Start with the higer temperature and place that dish in first, after 10-15 minutes, lower the temperature to the lower setting and place you second dish in the oven. Most things, except cakes etc, will cook just fine with a 25 degree temperature variance. Using the higher setting first locks in moisture.
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Fitness Minutes: (3,151)
4/21/13 6:52 P
I always just split the difference on the temperature, start checking on the one the is supposed to have a higher temp at the scheduled time, but leave it in a little longer, and start check in on the one with the lower time 5 or 10 minutes early and remove them both when they seem done. The important thing is making sure that the meat is cooked adequately, if it started out raw. In lots of casseroles the meat is cooked first, so you don't have to worry about that. This works fine for most things; cooking is very forgiving. It does not work too well for baking things like cakes..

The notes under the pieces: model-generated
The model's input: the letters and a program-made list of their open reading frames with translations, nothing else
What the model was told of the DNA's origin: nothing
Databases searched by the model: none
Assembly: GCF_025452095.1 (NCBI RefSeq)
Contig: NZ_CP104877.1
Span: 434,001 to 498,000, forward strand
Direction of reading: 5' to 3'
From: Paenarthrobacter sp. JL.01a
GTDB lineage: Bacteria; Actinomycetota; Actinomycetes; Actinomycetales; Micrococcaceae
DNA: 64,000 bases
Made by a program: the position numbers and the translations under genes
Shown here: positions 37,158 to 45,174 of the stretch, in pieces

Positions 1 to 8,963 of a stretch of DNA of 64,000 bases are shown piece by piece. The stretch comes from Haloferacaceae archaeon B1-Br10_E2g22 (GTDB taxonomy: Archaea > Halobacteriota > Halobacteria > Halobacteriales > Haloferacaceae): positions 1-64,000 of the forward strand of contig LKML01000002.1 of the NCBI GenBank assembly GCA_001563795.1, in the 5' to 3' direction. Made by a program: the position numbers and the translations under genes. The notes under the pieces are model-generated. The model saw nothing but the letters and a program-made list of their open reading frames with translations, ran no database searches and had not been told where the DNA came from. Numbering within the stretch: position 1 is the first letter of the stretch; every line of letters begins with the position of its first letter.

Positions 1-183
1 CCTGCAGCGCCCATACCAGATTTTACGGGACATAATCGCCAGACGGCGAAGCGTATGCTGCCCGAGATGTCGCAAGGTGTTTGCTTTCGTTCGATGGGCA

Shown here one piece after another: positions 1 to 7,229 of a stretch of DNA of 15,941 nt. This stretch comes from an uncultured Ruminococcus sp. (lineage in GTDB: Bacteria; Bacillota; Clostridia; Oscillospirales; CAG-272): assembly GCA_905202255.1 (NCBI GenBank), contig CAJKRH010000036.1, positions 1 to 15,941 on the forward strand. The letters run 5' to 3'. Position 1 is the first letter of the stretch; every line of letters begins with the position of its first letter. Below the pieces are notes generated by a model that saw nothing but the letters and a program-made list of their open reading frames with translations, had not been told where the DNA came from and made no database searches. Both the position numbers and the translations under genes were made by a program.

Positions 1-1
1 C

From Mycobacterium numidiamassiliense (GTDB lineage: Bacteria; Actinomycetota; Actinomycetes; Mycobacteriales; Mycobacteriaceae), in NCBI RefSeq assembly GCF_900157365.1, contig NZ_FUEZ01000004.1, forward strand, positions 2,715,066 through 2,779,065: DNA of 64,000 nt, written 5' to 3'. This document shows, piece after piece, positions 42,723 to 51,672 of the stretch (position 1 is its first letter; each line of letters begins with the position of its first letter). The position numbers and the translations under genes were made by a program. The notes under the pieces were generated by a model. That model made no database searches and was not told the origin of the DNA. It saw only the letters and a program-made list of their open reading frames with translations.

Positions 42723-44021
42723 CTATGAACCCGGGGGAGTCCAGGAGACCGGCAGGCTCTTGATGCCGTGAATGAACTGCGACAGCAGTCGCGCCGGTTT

Edited by: ROBBIEB7 at: 4/21/2013 (18:55)
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Thanks, KENDILYNN, I asked Betty Crocker the same question and she agrees with you.
Fitness Minutes: (18,027)
996 4/21/13 12:23 A
I've never given a second thought to throwing in two things that cook at nearly the same temp. Especially if any meat is pre-cooked and you're just really reheating/browning a casserole. The problem arises when one thing calls for 325 and the other for 450. Then I'm completely stumped!
What is a good rule of thumb to follow when two dishes require different times and temperatures? Your Fool-Proof Oven Baked Brown Rice needs to bake at 375 degrees for 1 hour while the Almond Chicken Casserole needs to bake at 350 for 25 - 30 minutes. Can both dishes be in the oven at the same time?
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